How the Ethiopian mythology is a counter-ideological resistance to the Haitian Revolution

26m | Jul 8, 2021

How the late 1800s crated Ethiopian mythology is a counter-ideological resistance to the Haitian Revolution

Haitian Revolution from 1791-1804 vs Abyssinia Adwa in 1896

The Haitian revolution put  fear & nightmare in European colonial powers not Abyssinia 

Ask yourself why was Haiti penalize after its revolution & trapped into debts to the French for decades while Abysinnia after Battle of Adwa got support in nation building from European powers?

I always said the Haitian revolution should have been the only symbol of black resistance from the 1800s for the Black diaspora & Africa not Abyssinia

Haiti is a narrative of slaves revolting

Abysinnia is a feudal monarch who enrich themselves from slavery in 1800s 

Ethiopia is a creation of European colonialism & Battle of Adwa was a proxy war between France & Britain 

Hati was the real deal not Abyssinia 

Truly a black nation & an African resistance realized

Haiti narrative is not centered  compared to the promotion of Ethiopia and there is a reason for it

The Haitian Revolution has often been described as the largest and most successful slave rebellion in the Western Hemisphere. Slaves initiated the rebellion in 1791 and by 1803 they had succeeded in ending not just slavery but French control over the colony.

Haiti had a history of slave rebellions;there were slave rebellions before 1791. poisoning of masters.

Before the fighting ended 100,000 of the 500,000 Africans and 24,000 of the 40,000 whites were killed.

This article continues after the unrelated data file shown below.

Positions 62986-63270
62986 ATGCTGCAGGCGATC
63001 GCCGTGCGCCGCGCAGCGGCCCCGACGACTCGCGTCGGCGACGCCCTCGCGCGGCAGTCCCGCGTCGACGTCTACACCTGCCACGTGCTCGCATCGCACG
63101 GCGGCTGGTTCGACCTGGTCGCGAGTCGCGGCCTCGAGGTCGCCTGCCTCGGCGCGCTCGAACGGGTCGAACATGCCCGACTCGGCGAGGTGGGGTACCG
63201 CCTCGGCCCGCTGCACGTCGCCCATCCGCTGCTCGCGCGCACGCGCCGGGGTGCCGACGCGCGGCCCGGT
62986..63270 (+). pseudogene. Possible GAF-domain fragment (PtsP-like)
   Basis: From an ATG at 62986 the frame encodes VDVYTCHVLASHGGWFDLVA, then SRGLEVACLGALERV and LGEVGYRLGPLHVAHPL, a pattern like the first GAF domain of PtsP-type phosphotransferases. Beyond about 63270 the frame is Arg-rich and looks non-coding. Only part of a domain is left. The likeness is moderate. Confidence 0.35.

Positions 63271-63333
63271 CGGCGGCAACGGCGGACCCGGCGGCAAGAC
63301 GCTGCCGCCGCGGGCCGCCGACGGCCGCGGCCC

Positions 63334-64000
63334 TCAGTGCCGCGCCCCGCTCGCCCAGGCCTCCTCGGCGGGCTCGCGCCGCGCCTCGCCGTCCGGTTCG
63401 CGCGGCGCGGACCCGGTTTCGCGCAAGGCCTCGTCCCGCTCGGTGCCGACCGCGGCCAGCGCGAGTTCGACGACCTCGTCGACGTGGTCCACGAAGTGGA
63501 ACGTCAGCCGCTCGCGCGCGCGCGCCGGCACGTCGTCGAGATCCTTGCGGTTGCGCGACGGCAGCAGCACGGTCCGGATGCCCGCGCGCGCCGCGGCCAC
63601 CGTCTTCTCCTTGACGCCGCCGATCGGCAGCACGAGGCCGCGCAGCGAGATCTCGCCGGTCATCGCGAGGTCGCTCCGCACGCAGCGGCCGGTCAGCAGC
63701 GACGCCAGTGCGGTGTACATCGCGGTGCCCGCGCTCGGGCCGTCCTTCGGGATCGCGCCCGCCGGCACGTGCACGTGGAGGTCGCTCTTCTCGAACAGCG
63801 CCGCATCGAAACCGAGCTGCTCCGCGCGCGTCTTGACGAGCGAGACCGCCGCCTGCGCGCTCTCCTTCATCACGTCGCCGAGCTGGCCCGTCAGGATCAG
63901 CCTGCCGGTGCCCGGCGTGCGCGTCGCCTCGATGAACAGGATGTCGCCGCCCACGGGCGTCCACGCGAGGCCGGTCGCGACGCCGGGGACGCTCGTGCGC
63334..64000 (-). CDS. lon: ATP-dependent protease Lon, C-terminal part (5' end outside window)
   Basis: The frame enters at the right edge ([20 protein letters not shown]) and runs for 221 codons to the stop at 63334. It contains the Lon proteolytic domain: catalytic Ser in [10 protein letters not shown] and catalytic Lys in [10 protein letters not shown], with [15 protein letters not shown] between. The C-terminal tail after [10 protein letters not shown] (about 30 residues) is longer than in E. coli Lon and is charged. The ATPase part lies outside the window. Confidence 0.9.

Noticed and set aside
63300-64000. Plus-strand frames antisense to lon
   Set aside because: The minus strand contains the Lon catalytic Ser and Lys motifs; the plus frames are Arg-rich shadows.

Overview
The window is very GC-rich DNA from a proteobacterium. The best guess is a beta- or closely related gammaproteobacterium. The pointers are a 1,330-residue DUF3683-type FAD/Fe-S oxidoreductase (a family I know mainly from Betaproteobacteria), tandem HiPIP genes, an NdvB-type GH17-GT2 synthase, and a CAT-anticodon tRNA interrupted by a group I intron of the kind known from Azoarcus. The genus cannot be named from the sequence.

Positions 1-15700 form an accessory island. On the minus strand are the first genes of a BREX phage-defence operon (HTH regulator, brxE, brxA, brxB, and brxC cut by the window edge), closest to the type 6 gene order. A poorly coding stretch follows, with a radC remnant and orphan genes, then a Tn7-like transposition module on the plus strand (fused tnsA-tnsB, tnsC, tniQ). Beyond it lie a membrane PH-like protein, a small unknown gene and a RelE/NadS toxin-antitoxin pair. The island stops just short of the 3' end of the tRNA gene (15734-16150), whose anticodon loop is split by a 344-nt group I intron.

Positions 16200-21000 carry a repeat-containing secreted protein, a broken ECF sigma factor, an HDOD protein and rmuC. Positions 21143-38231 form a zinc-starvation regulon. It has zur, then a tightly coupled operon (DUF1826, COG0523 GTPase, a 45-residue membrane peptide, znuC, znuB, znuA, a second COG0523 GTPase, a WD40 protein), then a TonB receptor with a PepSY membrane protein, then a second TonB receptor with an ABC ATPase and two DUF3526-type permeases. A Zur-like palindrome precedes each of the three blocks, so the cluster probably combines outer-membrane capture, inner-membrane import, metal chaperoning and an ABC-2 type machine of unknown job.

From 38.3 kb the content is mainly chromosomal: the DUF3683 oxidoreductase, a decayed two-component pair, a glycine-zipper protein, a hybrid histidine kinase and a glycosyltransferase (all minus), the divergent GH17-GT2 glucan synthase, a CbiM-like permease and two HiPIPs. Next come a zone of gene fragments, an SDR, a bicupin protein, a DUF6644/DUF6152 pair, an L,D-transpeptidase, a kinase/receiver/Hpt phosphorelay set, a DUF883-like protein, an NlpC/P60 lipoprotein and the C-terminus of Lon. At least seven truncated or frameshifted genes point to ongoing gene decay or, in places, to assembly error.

former slaves managed to stave off both the French forces and the British who arrived in 1793 to conquer the colony, and who withdrew in 1798 after a series of defeats by l’Overture’s forces.

By 1801 Hait abolished slavery 

Haitian Revolution had outlasted the French Revolution which ….Napoleon Bonaparte, dispatched 43,000 French troops to capture restore both French rule and slavery. on November 18, 1803the French forces were defeated. On January 1, 1804, Dessalines declared the nation independent and renamed it Haiti. France became the first nation to recognize its independence. Haiti thus emerged as the first black republic in the world, and the second nation in the western hemisphere (after the United States) to win its independence from a European power.

The war on Haiti never ended after 1804 but continued in various forms via intervention, coup attempts and continues the management of the Haitian state by disregarding the people demands--compared that with Ethiopia in which from the beggin Europe help create Ethiopia and turn into the first African neo-colonial state with Abyssian as their local administrators and mangaers..Below is the counter narrrative that challanges the mytoolgy around Battle of Adwa being the symbol of restiance